Display motion blur
Display motion blur, also called HDTV blur and LCD motion blur, is a set of several different artifacts that is frequently found on modern consumer high-definition television sets and flat panel displays for computers.
Many motion blur factors have existed for a long time in film and video (e.g. slow camera shutter speed). The emergence of digital video, and HDTV display technologies, introduced many additional factors that now contribute to motion blur. The following factors are generally the primary or secondary causes of perceived motion blur in video. In many cases, multiple factors can occur at the same time within the entire chain, from the original media or broadcast, all the way to the receiver end.
- Pixel response time on LCD displays (motion blur caused by slow pixel response time)
- Lower camera shutter speeds common in Hollywood production films (blur in the content of the film), and common in miniaturized camera sensors that require more light.
- Blur from eye tracking fast-moving objects on sample-and-hold LCD, plasma, or microdisplay.
- Resolution resampling (blur due to resizing image to fit the native resolution of the HDTV); not a motion blur.
- Deinterlacing by the display, and telecine processing by studios. These processes can soften images, and/or introduce motion-speed irregularities.
- Compression artifacts, present in digital video streams, can contribute additional blur during fast motion.
Motion blur has been a more severe problem for LCD displays, due to their sample-and-hold nature. Even in situations when pixel response time is very short, motion blur remains a problem because their pixels remain lit, unlike CRT phosphors that merely flash briefly. Reducing the time an LCD pixel is lit, can be accomplished via turning off the backlight for part of a refresh. This reduces motion blur due to eye tracking by decreasing the time the backlight is on. In addition, strobed backlights can also be combined together with motion interpolation to reduce eye-tracking-based motion blur.
Different manufacturers use many names for their strobed backlight technologies for reducing motion blur on sample-and-hold LCD displays. Generic names include black frame insertion and scanning backlight.
- Philips created Aptura, also known as ClearLCD, to strobe the backlight in order to reduce the sample time and thus the retinal blurring due to sample-and-hold.
- Samsung uses strobed backlighting as part of their "Clear Motion Rate" technology. This was also called "LED Motion Plus" in some previous Samsung displays.
- BenQ developed SPD (Simulated Pulse Drive), also more commonly known as "black frame insertion", and claim that their images are as stable and clear as CRTs. This is conceptually similar to a strobing backlight.
- Sharp Corporation use a "scanning backlight" which rapidly flashes the backlight in a sequence from the top to the bottom of the screen, during every frame.
- nVidia has licensed a strobe backlight technology called LightBoost to display manufacturers. This is normally used to reduce crosstalk during 3D Vision, which utilize shutter glasses, however, it also eliminates motion blur due to its ability to keep pixel transitions in the dark between LCD refreshes. A 'hack' method or utility tool is needed to take advantage of LightBoost backlights for blur reduction benefits.
- BenQ later developed their own native "BenQ Blur Reduction" technology, integrated into several of their gaming monitors. This offers a strobe backlight which can be easily turned on and off by the user. There is no control over the strobe timing or strobe length for the user, although third party utilities have been produced for this purpose. Newer firmware for the BenQ Blur Reduction monitors allow direct user control over the strobe pulse (timing) and strobe length (persistence) directly from the Service Menu. More customization is available by using a higher Vertical Total (from 1498-1502, depending on what does not cause errors), which effectively tricks the Mstar scaler into working with a larger blanking interval, as if the vertical screen size were longer. This effectively pushes the strobe crosstalk farther down the bottom of the display, improving strobe image quality, but with some drawbacks (like a faint scanlines effect, also seen in strobe LightBoost mode).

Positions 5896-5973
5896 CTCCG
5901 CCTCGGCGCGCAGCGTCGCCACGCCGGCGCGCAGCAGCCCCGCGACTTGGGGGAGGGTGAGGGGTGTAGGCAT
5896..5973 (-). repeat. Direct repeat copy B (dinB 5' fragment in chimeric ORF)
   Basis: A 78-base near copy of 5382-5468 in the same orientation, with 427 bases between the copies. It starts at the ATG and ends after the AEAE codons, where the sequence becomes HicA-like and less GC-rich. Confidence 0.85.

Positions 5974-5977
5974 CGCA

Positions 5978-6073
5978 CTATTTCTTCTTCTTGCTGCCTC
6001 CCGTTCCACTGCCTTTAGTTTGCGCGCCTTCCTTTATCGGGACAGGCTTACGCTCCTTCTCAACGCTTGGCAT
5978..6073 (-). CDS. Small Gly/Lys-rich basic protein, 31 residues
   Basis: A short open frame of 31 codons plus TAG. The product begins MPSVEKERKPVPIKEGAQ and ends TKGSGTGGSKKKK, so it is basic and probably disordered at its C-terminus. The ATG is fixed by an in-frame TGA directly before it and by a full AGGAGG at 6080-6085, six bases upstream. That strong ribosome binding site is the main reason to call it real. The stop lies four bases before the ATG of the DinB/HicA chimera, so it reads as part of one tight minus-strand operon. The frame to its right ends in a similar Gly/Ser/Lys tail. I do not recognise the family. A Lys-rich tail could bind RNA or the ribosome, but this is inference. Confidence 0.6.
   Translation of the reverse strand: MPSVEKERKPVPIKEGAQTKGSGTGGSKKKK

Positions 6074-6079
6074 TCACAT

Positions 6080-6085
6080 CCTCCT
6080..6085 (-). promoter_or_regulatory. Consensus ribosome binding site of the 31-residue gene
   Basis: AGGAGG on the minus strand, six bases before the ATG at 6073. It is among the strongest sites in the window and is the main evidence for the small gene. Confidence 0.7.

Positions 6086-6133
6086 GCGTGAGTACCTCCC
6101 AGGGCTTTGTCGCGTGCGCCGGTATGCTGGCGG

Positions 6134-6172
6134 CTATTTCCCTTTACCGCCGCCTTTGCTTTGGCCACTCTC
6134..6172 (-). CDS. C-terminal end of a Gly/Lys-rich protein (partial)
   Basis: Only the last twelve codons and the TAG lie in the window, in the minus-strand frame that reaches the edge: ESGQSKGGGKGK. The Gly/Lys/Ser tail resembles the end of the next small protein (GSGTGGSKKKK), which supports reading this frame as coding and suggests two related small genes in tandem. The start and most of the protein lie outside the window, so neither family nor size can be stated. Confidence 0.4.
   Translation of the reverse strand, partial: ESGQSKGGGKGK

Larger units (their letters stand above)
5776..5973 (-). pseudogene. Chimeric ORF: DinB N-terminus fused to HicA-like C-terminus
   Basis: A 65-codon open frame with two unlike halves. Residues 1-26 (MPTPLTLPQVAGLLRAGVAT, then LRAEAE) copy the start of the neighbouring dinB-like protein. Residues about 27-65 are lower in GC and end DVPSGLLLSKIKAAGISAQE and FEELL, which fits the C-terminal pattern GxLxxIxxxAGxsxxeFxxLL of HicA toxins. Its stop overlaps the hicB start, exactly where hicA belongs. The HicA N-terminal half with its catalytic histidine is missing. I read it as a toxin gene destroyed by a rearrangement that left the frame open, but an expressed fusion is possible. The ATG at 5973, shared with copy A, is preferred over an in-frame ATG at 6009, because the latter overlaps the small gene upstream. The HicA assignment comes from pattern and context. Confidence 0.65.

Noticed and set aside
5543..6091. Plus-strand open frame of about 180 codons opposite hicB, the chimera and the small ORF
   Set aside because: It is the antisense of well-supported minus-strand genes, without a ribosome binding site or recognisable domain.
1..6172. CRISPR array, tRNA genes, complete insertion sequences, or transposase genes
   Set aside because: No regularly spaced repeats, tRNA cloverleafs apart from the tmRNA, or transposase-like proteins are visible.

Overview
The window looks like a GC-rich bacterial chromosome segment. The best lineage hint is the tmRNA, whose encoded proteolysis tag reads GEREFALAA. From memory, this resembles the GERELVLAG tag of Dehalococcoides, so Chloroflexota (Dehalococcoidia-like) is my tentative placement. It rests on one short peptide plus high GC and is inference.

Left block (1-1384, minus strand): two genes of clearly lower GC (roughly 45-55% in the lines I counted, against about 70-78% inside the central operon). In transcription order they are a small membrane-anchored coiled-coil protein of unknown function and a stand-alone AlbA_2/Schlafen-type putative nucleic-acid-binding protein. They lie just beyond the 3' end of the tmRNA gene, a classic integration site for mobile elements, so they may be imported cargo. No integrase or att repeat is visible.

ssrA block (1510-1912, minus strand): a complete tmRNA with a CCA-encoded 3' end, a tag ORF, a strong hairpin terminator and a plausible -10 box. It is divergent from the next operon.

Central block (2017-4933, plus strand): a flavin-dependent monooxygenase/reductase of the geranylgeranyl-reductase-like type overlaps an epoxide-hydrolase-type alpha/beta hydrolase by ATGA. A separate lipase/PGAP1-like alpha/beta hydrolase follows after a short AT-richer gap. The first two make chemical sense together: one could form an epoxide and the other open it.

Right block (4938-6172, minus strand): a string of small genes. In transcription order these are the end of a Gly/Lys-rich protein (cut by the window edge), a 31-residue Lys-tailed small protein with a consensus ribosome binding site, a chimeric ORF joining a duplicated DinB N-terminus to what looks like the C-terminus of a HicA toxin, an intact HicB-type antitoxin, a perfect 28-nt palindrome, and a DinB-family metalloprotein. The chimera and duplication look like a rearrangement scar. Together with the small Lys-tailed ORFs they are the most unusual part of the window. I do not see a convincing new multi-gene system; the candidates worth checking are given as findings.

- Eizo have also introduced their 'Turbo 240' option used so far on their Eizo Foris FG2421 gaming display. This allows the user to control the strobe backlight on/off easily to reduced perceived motion blur
- LG introduced a similar 'Motion 240' option on their 24GM77 gaming monitor
- ULMB is a technique provided alongside NVIDIA's G-sync technology, and linked to the G-sync monitor module. It is an alternative option to using G-sync (and cannot be used at the same time), offering the user instead an "Ultra Low Motion Blur" mode. This has been provided on various monitors already featuring G-sync (e.g. Asus ROG Swift PG278Q, Acer Predator XB270HU). For newer games with a higher demand for graphical power, G-Sync is preferable over ULMB.
Some displays use motion interpolation to run at a higher refresh rate, such as 100 Hz or 120 Hz to reduce motion blur. Motion interpolation generates artificial in-between frames that are inserted between the real frames. The advantage is reduced motion blur on sample-and-hold displays such as LCD.
There can be side-effects, including the soap opera effect if interpolation is enabled while watching movies (24fps material). Motion interpolation also adds input lag, which makes it undesirable for interactive activity such as computers and video games.